Ramzi Fawaz is assistant professor of English at the University of Wisconsin, Madison. He is the author of The New Mutants: Superheroes and the Radical Imagination of American Comics (NYU Press, 2016), which won the 2012 Center for Lesbian and Gay Studies Fellowship Award for best first book manuscript in LGBT Studies. His work has been published in numerous journals including American Literature, GLQ, Feminist Studies, Callaloo, and Anthropological Quarterly. His new book Queer Forms, explores the relationship between feminist and queer politics and formal innovation in the art and culture of movements for women’s and gay liberation.
Dr. Fawaz’s talk is titled “Legions of Superheroes: Multiplicity, Diversity, and Collective Action Against Genocide in the Superhero Comic Book.”
“This talk explores how the speculative worlds of contemporary US superhero comics have addressed the problem of difference and human diversity through stories about the catastrophic threat of genocide. I focus on two classic storylines–The New Mutants’ “Soulwar” from 1985 and The Legion of Superheroes’ “Legion Lost” from 1999–that depict diverse teams of teenage superheroes collectively struggling against the genocidal actions of former allies and colleagues. I show superhero comics in the late twentieth century visually presented multiplicity and heterogeneity–in the figure of the superhero team as a kaleidoscopic gathering of ethically motivated but widely divergent actors–not only as a quality of human difference but a set of values that actively work against forms of genocidal violence. In both stories, the desire to obliterate or extinguish life that is different than oneself is linked to the experience of social isolation from friendship, camaraderie, and collectivity–it is loneliness, these narratives argue, that facilitates xenophobia and fear of difference, and friendship and trust that dispels them. Ultimately, I unpack how the visual and narrative conventions of American superhero comics offer fantasies of collective solidarity that exceed the demand for representational diversity that has so strongly shaped recent comics production, and have incredible utility in our political present.”
Elizabeth Freeman is Professor of English at the University of California, Davis, as well as co-editor of GLQ: A Journal of Lesbian and Gay Studies. She is the author of two books from Duke University Press, The Wedding Complex: Forms of Belonging in Modern American Culture (2002) and Time Binds: Queer Temporalities, Queer Histories (2010), and edited a special issue of GLQ in 2007, Queer Temporalities. She has published articles in numerous journals, including American Literature, ALH, differences, New Literary History, Social Text, and Women and Performance, and is currently working on a manuscript tentatively titled “It Goes Without Saying: Sense-Methods in the United States’s Very Long Nineteenth Century.”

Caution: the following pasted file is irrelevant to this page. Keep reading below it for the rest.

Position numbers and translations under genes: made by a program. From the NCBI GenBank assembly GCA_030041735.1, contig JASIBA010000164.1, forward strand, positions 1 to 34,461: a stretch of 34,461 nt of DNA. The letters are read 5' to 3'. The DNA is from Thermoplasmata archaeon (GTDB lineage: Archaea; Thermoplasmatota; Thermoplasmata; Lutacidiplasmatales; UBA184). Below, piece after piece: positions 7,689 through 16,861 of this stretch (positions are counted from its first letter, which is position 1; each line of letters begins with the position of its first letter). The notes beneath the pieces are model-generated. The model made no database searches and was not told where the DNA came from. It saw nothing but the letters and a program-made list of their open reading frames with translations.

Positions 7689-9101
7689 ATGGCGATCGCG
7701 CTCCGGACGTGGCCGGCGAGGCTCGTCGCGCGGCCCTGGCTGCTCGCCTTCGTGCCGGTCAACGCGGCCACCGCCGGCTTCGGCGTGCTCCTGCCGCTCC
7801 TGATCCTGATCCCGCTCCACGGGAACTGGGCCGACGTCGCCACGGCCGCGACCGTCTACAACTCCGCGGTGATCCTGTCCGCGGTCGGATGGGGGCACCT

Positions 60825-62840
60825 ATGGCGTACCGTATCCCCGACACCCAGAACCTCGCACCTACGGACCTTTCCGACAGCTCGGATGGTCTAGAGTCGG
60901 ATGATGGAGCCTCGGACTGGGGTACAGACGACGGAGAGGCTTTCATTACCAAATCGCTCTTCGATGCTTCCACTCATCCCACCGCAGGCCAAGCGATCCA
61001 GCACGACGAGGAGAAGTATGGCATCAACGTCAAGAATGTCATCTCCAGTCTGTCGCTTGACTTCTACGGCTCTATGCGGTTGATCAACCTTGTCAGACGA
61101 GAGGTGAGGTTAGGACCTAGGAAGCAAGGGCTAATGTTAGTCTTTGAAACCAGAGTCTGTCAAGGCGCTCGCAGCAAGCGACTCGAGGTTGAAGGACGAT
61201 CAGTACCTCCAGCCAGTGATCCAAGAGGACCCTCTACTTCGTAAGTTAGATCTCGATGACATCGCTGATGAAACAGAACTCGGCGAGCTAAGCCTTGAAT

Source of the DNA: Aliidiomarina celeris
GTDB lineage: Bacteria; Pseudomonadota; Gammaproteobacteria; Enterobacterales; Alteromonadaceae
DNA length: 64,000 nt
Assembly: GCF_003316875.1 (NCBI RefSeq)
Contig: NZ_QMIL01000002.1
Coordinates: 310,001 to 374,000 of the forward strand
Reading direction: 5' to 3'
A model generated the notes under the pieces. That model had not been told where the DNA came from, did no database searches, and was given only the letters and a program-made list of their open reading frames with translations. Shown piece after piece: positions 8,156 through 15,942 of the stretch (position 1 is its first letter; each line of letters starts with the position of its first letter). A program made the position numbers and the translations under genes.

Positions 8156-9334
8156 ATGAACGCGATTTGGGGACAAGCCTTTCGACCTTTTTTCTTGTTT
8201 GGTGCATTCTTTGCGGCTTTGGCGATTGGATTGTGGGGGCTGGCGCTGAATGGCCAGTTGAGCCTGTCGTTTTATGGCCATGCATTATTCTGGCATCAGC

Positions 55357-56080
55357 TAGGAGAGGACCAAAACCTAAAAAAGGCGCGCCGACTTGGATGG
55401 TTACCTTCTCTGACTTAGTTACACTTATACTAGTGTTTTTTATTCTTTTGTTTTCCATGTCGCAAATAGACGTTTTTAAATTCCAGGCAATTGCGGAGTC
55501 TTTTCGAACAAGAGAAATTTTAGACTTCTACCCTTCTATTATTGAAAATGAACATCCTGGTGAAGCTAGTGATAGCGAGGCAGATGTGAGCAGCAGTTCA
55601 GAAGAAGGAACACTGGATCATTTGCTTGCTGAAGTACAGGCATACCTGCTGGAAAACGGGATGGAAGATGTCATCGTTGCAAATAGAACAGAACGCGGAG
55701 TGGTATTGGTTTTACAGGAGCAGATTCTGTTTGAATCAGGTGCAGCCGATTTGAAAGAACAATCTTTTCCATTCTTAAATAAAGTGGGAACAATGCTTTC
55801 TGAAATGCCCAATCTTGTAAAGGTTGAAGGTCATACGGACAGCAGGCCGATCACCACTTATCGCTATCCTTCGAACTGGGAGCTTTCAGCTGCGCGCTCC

Dr. Freeman’s talk is titled “Care of the Other: Caretaking Work and Queer Relationality.”
“This talk explores caretaking as a form of work on the self, but not the moral sort that allows for greater self-knowledge and thus expands the self. Instead, I argue that care work involves allowing the self to be deregulated, bent toward others, feminized and racialized, and in many ways disabled. Framing my talk with a consideration of how the United States government is working to re-privatize care work, I track its representations from their most sentimental version in the mid-nineteenth century, through the dystopian imagery of the Gilded Age, into the twentieth century when care work becomes a theme of horror movies, and then into queer independent cinema of the AIDS era, which foregrounds the queerness of caretaking itself—its strange temporalities; its production of non-normatively gendered, racialized, sexualized, and dis/abled bodies; the kinds of alternative kinships it enables; and its reimagination of labor relations beyond both the classically Marxist story of social reproduction and the liberal story of self-confirmation and self-extension.”
OCAD University acknowledges the ancestral and traditional territories of the Mississaugas of the New Credit, the Haudenosaunee, the Anishnabe and the Huron-Wendat, who are the original owners and custodians of the land on which we stand.